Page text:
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Particip@tions Volume 2, Issue 1 (August 2005)


Introduction to Volume 2 Issue 1

Martin Barker (Editor) 

Welcome to Issue #1 of Volume 2 of Participations.  First, our apologies for the delay in getting this issue finished and available.  It is simultaneously a problem and an advantage for web journals that they do not have such fixed deadlines as are imposed by print publishers.  Indeed, it has been occurring to us for some time that producers of web Journals have a number of quite distinctive needs and possibilities, and that it would be sensible if we could meet and talk through their future.  To us, they seem an increasingly vital academic resource. We have begun some conversations with some other journals, to try to set up such a meeting. We would be very interested to hear from others, if the idea interests you. 

The fact that this issue has been delayed may make it seem that the future of Participations may be insecure. Actually, we are now more sure of its future than we have dared to be up to this point. Our evidence is that public knowledge and use of the Journal is rising.  The number of submissions to the Journal is also rising, and we are confident of a second 2005 issue by November, and a flow of issues into 2006.  The quality of submissions is also generally very encouraging. We are particularly pleased by the response of authors to our system of open refereeing.  This is leading to authors feeling that they are getting highly supportive and helpful feedback.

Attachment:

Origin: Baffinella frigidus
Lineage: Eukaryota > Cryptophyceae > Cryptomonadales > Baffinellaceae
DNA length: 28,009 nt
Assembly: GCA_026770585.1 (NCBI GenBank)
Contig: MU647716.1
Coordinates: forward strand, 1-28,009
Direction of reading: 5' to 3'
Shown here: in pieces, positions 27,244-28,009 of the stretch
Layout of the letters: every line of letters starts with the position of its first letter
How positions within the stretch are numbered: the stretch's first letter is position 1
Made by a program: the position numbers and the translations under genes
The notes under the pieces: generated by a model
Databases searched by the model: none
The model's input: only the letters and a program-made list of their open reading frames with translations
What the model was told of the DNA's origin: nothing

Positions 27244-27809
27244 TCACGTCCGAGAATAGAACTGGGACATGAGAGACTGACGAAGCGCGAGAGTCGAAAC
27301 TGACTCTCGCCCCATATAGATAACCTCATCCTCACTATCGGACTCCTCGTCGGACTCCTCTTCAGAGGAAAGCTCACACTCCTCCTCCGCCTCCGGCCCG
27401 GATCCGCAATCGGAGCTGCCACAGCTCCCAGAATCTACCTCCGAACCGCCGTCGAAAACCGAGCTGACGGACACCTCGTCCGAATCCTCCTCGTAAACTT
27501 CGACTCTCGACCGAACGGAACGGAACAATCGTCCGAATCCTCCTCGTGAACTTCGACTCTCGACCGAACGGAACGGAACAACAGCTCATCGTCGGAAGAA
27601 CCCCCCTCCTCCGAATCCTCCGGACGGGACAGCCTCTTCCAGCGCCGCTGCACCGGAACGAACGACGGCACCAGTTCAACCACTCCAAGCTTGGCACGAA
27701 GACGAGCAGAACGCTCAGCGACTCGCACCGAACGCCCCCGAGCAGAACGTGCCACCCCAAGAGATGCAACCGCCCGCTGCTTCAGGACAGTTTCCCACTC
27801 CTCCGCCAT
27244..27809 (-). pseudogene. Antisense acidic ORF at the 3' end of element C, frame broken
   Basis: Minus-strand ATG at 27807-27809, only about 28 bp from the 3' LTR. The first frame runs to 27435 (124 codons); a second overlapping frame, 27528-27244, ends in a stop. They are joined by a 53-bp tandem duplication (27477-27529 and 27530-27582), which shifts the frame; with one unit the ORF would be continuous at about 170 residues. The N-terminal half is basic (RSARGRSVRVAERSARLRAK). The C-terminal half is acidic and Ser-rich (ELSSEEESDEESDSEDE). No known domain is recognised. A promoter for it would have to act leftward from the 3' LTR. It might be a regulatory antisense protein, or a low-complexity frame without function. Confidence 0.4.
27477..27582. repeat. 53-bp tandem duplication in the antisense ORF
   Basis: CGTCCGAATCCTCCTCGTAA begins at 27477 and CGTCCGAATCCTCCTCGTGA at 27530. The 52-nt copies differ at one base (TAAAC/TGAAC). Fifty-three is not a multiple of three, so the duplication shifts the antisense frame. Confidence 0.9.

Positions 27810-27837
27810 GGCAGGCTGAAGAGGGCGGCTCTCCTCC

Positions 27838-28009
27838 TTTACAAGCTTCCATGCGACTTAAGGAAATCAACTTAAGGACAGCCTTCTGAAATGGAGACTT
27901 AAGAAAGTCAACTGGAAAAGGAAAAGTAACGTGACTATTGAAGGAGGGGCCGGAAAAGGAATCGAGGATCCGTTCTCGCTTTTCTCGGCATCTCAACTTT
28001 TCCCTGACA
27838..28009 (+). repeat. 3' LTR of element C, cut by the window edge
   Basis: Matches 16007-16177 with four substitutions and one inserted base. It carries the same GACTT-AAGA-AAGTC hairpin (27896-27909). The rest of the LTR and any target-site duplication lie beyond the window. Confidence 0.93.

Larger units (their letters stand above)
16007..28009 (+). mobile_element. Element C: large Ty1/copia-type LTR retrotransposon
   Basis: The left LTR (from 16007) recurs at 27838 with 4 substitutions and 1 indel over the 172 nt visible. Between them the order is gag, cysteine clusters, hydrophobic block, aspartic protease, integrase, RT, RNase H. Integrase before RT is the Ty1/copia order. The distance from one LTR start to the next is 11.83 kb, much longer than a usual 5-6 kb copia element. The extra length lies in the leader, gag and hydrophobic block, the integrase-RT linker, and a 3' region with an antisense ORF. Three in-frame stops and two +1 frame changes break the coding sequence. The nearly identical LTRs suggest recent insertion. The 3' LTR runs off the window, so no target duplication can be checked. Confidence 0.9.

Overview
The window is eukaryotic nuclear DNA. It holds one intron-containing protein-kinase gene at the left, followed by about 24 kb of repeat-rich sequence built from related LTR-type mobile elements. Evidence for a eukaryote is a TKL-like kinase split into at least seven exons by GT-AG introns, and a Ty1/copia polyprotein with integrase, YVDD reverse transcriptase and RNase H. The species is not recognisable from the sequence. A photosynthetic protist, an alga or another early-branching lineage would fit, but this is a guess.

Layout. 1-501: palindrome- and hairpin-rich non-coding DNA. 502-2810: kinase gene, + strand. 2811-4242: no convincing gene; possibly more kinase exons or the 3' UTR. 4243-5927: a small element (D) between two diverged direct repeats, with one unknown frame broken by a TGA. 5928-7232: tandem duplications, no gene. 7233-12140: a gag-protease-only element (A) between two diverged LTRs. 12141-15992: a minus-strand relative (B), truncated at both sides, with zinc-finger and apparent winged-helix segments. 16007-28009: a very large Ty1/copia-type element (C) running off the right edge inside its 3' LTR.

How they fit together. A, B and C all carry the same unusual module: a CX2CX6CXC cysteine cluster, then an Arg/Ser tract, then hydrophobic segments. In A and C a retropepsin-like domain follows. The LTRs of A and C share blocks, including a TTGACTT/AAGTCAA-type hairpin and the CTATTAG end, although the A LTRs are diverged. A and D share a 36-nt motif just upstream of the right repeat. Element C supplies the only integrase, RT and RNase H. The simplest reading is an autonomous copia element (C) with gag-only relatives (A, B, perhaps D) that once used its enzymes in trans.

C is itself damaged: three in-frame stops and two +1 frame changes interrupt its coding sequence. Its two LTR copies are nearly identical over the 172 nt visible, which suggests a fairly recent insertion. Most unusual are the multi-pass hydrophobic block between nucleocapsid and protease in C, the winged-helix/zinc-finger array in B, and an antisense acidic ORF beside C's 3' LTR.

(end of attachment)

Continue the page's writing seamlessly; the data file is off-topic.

In this issue we have three very different essays.  Thomas Austin, whose book Hollywood, Hype and Audiences was a significant contribution to thinking about the ways in which audience responses to Hollywood fiction films are shaped by, and respond to, processes of publicity and marketing, here writes about reactions to the French documentary film,  tre et Avoir, and the differences that are introduced by its documentary status, and also by its French-ness. 

By coincidence, our second essay concerns France, and its relations with other countries. Regular visitors to our Journal will remember that we have been working to achieve publication in English of the important set of essays which emerged from the Versailles Audience Research Conference.  In this issue, we publish the first of these, by Joseph Jurt, who is Professor of Romance Literature at the Albert-Ludwigs-University Freiburg, Germany, and who has translated his own essay for us for which we are very grateful.  Jurt explores the ways in which French naturalist literature, and in particular the work of Emile Zola, was received and evaluated in Germany in the late 19th century.  Participations is delighted to be able to publish this, both because of its source, and because of its (unusually, transnational) topic.

Finally, Victoria Knightís essay explores the role of the media in the lives of young male offenders in prison.  This is a contribution to an area of work that was, until very recently, completely ignored. As she points out, there has been a powerful tendency to see media reception as centrally domestic.  This just does not fit all cases, and the over-concentration on the home as a sphere of reception leads to a missing of some very important other ways in which the media may matter.

Finally, we have begun to think some more about the future most effective operation of the Editorial Board.  We would like to hear from readers and users of the Journal who are not currently involved in any way with its production, but who might be interested in becoming involved.  Please email me if you would like to know more about this.


Contact (by e-mail): Martin Barker